Meanwhile Mrs. Macapagal-Arroyo, her cabal of militarists and fascists, her retinue of bootlickers and apologists, all vigorously invoke the “rule of law” as they arrogantly kill as well -- the truth, accountability of leadership, and any shred of moral uprightness and decency in government -- as this illegitimate president desperately clings to power, plunging the nation deeper and deeper in irresolvable crisis.

18-19 Nov. 2005

November 11, 2005

Injustice amidst subservience

The chances that justice will come for the 22-year-old Filipina who has accused 6 US servicemen of raping her last November 1 inside the former US base in Subic, Olongapo City is no better than previous cases of rape and even homicide that were lodged against members of the US military during the heyday of the US bases in the country.

During that time, poor Filipinos scavenging for scrap material inside the fenced-off base area were shot at like wild pigs, apparently not so much for security reasons but as target practice for bored soldiers manning security outposts. No cases of rape or manslaughter have ever been successfully pursued till the perpetrators get their just desserts because of the sheer lopsided status of the Filipino victims versus their American tormentors.

Thus the Philippines has the dubious distinction of having a long history of US servicemen guilty of grievous, if not heinous, crimes getting away scot-free, completely beyond the reach of Philippine judicial processes.

Were the laws of the land paramount, the six suspects would be in jail by now or at least preliminary investigation could be accelerated to ensure that they do not go into hiding or skip town.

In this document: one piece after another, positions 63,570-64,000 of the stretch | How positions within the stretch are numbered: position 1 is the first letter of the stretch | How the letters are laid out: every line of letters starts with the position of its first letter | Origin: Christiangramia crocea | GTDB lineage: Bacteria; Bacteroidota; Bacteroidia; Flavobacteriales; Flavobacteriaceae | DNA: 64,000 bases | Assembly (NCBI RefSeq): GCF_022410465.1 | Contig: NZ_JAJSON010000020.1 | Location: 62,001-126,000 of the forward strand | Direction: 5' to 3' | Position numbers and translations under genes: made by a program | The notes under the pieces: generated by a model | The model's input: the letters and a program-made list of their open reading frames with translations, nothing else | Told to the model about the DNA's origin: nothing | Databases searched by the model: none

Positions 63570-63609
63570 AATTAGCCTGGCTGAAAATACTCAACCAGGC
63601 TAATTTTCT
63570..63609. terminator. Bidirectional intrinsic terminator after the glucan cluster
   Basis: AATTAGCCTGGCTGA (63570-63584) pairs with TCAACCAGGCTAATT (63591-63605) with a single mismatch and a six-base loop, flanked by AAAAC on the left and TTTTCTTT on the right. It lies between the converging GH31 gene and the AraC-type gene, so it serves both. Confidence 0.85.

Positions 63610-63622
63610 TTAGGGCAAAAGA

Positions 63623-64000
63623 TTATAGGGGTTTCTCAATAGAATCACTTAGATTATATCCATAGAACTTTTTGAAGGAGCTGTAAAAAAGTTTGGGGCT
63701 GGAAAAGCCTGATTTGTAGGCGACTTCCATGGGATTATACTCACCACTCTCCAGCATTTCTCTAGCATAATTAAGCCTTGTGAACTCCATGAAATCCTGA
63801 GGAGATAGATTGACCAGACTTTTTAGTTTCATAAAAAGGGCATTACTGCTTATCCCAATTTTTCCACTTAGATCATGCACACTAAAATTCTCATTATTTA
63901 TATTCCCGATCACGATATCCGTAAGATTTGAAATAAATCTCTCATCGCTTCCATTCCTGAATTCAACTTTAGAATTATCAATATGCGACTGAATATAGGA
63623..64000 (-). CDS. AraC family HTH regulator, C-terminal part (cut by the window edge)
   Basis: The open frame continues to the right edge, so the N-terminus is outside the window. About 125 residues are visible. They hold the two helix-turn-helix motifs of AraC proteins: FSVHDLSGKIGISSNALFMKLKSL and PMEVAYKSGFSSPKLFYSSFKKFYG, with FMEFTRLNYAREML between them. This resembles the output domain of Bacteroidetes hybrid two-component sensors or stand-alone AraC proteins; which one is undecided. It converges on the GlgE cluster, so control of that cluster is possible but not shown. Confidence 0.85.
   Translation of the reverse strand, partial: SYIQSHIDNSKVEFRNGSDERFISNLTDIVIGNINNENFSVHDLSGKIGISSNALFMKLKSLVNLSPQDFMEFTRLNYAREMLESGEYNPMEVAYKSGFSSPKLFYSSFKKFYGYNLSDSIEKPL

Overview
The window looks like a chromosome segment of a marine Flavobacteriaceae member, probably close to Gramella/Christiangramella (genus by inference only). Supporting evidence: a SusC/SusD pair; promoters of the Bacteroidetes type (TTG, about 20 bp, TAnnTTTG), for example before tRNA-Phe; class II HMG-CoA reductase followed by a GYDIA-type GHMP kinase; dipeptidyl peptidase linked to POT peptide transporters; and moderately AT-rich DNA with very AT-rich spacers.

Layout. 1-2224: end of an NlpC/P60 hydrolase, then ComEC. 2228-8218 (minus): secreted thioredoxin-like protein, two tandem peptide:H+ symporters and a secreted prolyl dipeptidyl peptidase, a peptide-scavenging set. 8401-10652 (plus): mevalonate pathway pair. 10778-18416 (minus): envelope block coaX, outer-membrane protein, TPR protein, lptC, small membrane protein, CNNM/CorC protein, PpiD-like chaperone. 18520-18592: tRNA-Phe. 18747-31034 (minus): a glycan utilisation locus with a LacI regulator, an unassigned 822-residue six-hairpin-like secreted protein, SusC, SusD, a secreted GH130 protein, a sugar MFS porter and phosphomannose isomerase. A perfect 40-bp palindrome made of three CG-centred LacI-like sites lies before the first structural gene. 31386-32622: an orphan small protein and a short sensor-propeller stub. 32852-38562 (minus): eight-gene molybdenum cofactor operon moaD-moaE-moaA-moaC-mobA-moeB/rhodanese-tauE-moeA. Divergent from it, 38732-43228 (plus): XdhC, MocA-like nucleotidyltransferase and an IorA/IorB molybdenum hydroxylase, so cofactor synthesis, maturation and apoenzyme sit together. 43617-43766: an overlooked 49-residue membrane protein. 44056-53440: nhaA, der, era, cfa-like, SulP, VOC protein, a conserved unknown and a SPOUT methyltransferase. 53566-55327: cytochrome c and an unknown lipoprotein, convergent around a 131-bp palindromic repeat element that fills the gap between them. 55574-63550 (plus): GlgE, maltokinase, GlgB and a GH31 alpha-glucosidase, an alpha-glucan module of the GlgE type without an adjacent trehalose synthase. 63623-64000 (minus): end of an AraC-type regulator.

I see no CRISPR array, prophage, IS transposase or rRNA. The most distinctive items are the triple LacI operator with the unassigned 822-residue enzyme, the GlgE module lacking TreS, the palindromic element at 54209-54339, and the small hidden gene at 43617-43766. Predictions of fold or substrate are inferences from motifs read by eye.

The Filipino public is especially quick to be roused to sympathize with a rape victim, despite the still pervasive macho culture, because of the feudal and Roman Catholic value given to a woman’s chastity, especially that of a young woman.

Sometimes, when the victim is clearly dejado or disadvantaged by socio-economic status, there can even be a backlash against the perpetrators if they happen to be scions of rich families who are perceived to be abusing their privileged positions in society to get away with their crimes and misdemeanors.

But this is not an ordinary criminal case involving another Filipino whereby Philippine jurisdiction over the case would be undisputed. What has immediately been invoked both by US and Philippine authorities is the Visiting Forces Agreement (VFA) that, despite merely being considered an “executive agreement” by the US government, appears to supervene the national laws of this land, including the Revised Penal Code that covers heinous crimes such as gang rape.
As opponents of the VFA had argued all the way to the Supreme Court, the VFA institutionalized a set-up that no self-respecting independent nation would have accepted.